If you ask your customers for their opinions about their experience in your business, most will either offer praise or be rather noncommittal. The latter are likely unhappy with some element of their experience, but are hesitant to engage in what might seem to be confrontational. For this reason, while it is certainly advisable to seek their feedback in person (it shows that you care about their experience), it is also a great idea to provide them with an anonymous means of airing whatever complaints they might have. Providing them with this kind of anonymous forum will allow them to vent, which might save you from having a negative comment posted about your restaurant on online review forums such as Yelp.
Ironically, few patrons who offer negative feedback rank the quality of product as the main source of their displeasure. By far, the biggest complaint customers have is about the service they received. And the simple truth is that unhappy employees won’t give customers the kind of service they rightfully expect when they dine out. Therefore, if you want your customers to heap praise on your establishment, you need to be proactive in instilling a good working attitude in each and every one of your employees. Instilling a good attitude will not only make your customers happier, it will save you time, energy, and money, by reducing employee turnover and reducing the amount of time you have to spend training new employees. Here are a few tips to help you in that effort.
Be clear in your expectations. Being unsure about their duties and responsibilities is one of the main sources of employee dissatisfaction. Let them know, in no uncertain terms, what is expected of them, especially in areas that are unique to your business. A clear and comprehensive employee handbook can be a real benefit. It doesn’t have to be overly long or complex, but a description of your business mission, of each employee’s duties and responsibilities, and of unique procedures can go a long way toward making employees feel comfortable in their positions.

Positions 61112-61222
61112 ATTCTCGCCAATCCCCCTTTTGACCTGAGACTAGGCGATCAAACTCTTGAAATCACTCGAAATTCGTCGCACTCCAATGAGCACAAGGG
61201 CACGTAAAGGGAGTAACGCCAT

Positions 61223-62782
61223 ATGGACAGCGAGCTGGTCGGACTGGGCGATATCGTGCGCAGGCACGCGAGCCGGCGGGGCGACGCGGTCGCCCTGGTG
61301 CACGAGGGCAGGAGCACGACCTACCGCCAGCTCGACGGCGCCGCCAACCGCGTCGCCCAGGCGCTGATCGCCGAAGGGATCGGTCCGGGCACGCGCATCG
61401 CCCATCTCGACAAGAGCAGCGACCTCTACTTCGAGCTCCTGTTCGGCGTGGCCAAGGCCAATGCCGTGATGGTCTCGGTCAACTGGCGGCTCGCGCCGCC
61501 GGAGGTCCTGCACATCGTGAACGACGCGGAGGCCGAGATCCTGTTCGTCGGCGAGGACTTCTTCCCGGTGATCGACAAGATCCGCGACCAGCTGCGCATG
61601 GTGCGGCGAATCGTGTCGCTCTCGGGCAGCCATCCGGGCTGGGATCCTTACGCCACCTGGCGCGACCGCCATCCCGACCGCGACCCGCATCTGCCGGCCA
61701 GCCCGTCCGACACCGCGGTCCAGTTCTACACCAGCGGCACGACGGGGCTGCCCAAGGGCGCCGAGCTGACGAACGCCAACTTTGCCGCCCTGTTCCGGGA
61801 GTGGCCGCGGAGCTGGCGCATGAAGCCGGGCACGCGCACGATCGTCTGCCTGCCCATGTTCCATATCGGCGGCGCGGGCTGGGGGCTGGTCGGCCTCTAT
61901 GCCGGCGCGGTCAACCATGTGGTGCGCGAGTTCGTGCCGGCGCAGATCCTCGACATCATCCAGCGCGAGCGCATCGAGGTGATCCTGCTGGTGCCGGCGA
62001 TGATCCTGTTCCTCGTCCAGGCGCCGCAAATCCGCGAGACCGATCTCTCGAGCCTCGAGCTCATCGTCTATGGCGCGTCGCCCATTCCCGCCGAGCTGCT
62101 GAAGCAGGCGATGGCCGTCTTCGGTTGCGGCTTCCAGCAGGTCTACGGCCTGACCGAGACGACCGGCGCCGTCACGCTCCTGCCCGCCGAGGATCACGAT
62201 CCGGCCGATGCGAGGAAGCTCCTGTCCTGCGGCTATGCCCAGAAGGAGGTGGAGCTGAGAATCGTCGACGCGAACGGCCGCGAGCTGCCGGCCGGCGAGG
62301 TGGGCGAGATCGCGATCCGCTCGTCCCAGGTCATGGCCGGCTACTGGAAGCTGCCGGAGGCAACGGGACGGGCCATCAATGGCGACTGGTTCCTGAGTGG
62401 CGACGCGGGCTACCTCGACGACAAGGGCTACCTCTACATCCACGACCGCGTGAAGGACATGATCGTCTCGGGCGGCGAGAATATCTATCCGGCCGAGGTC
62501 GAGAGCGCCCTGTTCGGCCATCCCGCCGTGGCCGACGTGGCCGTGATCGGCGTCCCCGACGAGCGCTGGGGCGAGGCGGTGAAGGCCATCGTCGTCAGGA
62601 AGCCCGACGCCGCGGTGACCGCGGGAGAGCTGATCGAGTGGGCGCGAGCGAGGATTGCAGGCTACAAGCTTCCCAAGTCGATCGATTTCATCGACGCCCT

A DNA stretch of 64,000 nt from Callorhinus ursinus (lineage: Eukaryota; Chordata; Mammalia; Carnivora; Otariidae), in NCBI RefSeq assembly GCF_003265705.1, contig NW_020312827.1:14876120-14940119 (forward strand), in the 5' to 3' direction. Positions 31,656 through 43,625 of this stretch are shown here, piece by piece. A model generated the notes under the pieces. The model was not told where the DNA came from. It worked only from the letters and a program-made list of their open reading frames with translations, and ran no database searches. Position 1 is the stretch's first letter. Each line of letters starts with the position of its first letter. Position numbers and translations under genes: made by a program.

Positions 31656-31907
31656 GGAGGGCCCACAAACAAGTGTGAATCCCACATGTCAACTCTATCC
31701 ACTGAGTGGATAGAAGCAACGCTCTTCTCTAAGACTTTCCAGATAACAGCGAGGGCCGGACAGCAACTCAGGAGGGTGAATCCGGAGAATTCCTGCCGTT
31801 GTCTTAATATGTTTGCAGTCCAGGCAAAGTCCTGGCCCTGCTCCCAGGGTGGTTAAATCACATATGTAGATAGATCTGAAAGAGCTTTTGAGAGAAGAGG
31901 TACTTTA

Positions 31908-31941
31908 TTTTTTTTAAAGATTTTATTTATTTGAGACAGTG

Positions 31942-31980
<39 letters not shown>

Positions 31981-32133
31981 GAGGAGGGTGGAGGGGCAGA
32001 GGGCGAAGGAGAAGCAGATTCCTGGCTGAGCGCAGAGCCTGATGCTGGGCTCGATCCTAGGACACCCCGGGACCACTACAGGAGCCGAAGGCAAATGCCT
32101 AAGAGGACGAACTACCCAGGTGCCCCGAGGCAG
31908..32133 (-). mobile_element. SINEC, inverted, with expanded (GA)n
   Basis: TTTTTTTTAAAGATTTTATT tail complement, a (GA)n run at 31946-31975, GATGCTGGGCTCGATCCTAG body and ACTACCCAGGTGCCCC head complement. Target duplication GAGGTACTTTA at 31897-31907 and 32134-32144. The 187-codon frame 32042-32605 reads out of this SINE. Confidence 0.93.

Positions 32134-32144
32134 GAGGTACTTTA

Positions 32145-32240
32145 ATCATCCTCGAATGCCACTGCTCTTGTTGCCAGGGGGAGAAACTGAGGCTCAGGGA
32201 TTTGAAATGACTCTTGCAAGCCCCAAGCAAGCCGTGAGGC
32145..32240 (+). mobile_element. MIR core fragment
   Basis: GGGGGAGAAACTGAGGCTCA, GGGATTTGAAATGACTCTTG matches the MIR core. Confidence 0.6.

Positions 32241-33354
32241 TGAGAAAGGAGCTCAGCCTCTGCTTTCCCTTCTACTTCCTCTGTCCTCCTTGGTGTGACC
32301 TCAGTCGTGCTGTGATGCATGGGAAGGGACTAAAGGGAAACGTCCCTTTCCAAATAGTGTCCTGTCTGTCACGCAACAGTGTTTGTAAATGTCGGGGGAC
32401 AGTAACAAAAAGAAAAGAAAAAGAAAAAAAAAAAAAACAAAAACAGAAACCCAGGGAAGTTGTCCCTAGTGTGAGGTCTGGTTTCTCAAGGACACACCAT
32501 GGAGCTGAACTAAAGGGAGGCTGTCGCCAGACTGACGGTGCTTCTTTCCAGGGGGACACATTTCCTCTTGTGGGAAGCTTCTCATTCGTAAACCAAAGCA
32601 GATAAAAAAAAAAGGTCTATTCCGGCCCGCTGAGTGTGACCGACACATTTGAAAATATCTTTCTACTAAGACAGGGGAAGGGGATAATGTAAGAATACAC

Encourage employees to assume responsibility. Some employees will do the bare minimum, generally because they see no need to do anything more. After all, they aren’t responsible for anything beyond their assigned duties, right? But if you show your employees that you trust them for more than the tasks they are assigned, many, if not most, will gain a sense of ownership in the establishment, and will demonstrate more incentive toward improving the customers’ experiences. Allowing employees to have greater input on things such as scheduling, daily specials, and the like can greatly increase their sense of investment in the job, and inspire them to improve their performance accordingly.
Acknowledge and reward positive behavior as assertively as you respond to negative behavior. Don’t assume that your employees have a clear perspective of how customers feel about the service they get. When an employee goes the extra mile to make a customer happy, or offers good suggestions about ways to improve service or efficiency, be sure to praise the employee, and let the other employees see you do it. The reward for good behavior could be as simple as being extra flexible in responding to the excellent employee’s scheduling. If the employee’s behavior is particularly outstanding, a more tangible reward might be in order – be it a raise or bonus in their paycheck, a free meal when they’re off duty, or other items. Don’t think of it as an added expense, because it will truly be an investment that will pay off handsomely.
(Note: Never publicly scold an employee who hasn’t performed as well as you expect. You will only embarrass them and reinforce any negative attitude they might have. While praise should be public, “attitude adjustments” should always be offered in private.)
Follow the Golden Rule in dealing with your employees. Simply treat them the way you would like to be treated. If they do something that really enhances your customers’ experience, give them the recognition they deserve. If their attitude and service needs improvement, address the situation itself, without deriding them personally. And if you are having a particularly difficult day, avoid the temptation to blame employees or vent your frustration on them. They aren’t merely servers, receptionists, or cashiers. They are also customers who have experienced poor service themselves. And most importantly, they are human beings, just like yourself. We’ve all had those bad days, and if we’re honest, we’ve all taken our frustrations out on our employees at times. If you determine that you’ve been unfair with an employee, be forthright in giving them the honest apology they deserve, and make a determined effort not to repeat your own venting episode.
In conclusion, your customers’ experience will be a direct reflection of your employees’ attitudes. The more engaged and involved your employees – all your employees – are in the operation of your business, the more motivated they will be to work to make your customers happy. And as you well know, a happy customer is not only a repeat customer, he or she is also a powerful marketing tool.